Left in a Safe Place: MA Fine Art Degree Show 2023
- Date: Thursday 14 September 2023
- Location: Fine Art, History of Art and Cultural Studies
- Interval: Every day
- Until: Monday 18 September 2023
- Cost: Free
Left in a Safe Place is an exhibition showcasing the work of six MA Fine Art students graduating from the University of Leeds.
The title references a statement that we encounter every day; something that is left between places that is both exposed and hidden.
Within the School of Fine Art, History of Art and Cultural Studies each artist's work has been placed in its own space, with a further group show taking place in the Project Space.
In addition to these curated spaces, the visitor is invited to participate in locating work left in a series of safe places throughout the building.
Find out more on the Left in a Safe Space website.
Open daily from Friday to Monday, 10am to 4pm.
A Private View of the exhibition will take place from 5 to 9pm on Thursday 14 September. All welcome! If you would like to attend, please RSVP to email@example.com.
School of Fine Art, History of Art and Cultural Studies
University of Leeds
Leeds LS2 9JT
About the artists
My practice uses montage, collage, three-dimensional installation, film, text and printmaking.
I research, navigate and collect vernacular subject material from archives such as personal slide collections and digital broadcasting channels. I piece together found material intuitively to find affective proximities to offer alternative, subjective responses that try to make sense of our place within the socio-political climate of our neo-liberal capitalist society; a system that offers the idea of fulfilment through acquisition and attainment.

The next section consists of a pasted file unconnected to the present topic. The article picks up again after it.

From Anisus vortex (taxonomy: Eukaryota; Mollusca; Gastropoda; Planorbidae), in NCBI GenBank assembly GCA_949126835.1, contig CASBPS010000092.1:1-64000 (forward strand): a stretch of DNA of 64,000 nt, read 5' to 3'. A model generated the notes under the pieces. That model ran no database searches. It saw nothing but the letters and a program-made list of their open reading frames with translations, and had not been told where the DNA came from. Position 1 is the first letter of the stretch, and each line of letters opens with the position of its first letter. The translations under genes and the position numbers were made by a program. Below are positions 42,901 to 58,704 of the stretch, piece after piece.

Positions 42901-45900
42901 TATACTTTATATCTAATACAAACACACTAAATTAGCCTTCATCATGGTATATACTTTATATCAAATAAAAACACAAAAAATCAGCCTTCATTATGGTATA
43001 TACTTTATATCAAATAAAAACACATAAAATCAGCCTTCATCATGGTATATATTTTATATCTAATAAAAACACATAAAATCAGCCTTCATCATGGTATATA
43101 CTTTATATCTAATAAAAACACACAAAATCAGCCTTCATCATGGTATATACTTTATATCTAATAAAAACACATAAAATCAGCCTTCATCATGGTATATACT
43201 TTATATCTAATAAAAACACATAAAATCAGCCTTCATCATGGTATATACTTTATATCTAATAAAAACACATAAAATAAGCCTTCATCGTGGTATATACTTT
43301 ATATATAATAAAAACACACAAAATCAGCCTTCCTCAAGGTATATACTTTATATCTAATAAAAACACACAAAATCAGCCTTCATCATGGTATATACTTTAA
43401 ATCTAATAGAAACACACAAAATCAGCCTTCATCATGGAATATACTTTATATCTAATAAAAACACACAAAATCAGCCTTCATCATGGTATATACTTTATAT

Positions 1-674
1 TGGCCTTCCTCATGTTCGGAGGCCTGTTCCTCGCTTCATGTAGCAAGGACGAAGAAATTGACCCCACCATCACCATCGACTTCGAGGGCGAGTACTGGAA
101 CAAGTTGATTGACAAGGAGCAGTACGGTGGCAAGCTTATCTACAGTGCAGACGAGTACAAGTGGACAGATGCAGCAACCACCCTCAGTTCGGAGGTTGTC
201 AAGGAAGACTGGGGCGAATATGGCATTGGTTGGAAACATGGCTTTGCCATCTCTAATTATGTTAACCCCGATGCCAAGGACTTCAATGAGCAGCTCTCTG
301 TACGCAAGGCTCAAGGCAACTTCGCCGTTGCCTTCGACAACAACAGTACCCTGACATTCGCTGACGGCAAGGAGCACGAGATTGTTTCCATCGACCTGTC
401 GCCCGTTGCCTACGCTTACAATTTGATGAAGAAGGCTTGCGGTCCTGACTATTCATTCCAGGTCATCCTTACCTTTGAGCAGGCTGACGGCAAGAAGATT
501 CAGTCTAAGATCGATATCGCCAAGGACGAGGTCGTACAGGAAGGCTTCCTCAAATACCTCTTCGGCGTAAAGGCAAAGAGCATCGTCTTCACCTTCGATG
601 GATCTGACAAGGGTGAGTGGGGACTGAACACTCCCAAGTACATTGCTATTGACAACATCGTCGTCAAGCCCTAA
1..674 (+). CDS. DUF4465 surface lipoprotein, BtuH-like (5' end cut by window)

I use found vernacular material from present and recent history to reflect the stasis and change of our values and beliefs. The work attempts to comment on how we engage with the world, the systems and expectations that are imposed on us and our complicity with them. This complicity results in repeated tropes and a surface homogenisation of what we record and share in our lives.
I use montage and collage to fracture, combine, sequence and obscure narrative to reflect the difficulty in making sense of our place in the world and comment on how we engage and consume media through digital mobile technologies.
The work reflects my own dissatisfaction, confusion yet complicity with these systems and my search for something meaningful. I want to tell you to open your eyes but I don’t know what you should look for.